Family Educational Right & Privacy Act (FERPA) at Idaho State University

General FERPA Information

Please note: The following is not intended to be a legal opinion from the university but is provided as an overview of relevant provisions. Unique factual circumstances may result in legal consequences that vary from any inference suggested from this summary.

FERPA, also known as the “Buckley Amendment,” is a federal law enacted in 1974 which affords students certain rights with respect to their education records. A general overview of the law is stated below.

Some of the exceptions to disclosing personally-identifiable information are not part of the law itself but are exceptions created through other laws.

Who has to comply with FERPA?

Educational institutions (schools or other entities that provide educational services and are attended by students) and educational agencies (entities that administer schools directly linked to them) that receive funds under any program administered by the U.S. Secretary of Education.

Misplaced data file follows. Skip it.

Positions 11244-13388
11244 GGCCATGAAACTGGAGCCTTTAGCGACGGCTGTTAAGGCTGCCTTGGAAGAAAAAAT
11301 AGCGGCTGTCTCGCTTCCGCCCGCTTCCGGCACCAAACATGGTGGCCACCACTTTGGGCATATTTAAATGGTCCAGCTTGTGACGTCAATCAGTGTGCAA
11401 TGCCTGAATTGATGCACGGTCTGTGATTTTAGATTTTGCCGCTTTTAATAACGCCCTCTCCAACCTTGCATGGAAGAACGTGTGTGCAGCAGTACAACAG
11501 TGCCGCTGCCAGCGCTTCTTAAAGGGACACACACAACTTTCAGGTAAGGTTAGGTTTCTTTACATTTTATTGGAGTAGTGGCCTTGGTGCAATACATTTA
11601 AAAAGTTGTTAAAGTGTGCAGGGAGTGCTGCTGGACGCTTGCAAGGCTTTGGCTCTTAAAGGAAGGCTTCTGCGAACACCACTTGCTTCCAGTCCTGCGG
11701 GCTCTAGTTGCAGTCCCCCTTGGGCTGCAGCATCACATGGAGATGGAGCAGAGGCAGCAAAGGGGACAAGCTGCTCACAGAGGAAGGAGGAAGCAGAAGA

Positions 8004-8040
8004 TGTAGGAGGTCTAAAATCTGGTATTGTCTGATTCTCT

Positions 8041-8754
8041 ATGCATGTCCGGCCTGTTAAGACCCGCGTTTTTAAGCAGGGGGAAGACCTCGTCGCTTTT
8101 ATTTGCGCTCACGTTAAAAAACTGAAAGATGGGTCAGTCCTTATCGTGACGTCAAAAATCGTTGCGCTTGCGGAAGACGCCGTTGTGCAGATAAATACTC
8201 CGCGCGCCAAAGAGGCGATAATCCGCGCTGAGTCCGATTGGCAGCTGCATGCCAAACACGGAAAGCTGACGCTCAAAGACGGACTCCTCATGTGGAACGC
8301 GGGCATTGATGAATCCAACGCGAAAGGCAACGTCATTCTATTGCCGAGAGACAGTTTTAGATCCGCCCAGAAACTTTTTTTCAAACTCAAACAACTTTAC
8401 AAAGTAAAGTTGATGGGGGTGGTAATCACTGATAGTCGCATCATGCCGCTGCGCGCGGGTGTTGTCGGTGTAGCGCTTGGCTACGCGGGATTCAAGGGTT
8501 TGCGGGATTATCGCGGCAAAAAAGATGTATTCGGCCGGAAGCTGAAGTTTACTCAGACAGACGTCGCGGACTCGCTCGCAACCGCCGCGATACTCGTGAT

Who has FERPA rights at the post secondary level?

A student “in attendance” (regardless of age - even if under 18) and former students.

What are these rights?
What are records under FERPA?

Education records are defined as records that are directly related to a student and maintained by an educational agency or institution or by a party acting for the agency or institution.

Education records are not: sole possession records, law enforcement unit records, employment records, medical records, or post-attendance records.

What are the requirements of FERPA for colleges?
What are the exceptions that allow colleges to disclose "personally identifiable" information?

With prior consent of the student:

What Happens if a College Does Not comply with FERPA?

The Department of Education may issue a notice to cease the practice in question and could ultimately withhold funds administered by the Secretary of Education. However, as a practical matter, the Family Policy Compliance Office has never withheld funds because voluntary compliance has always been secured.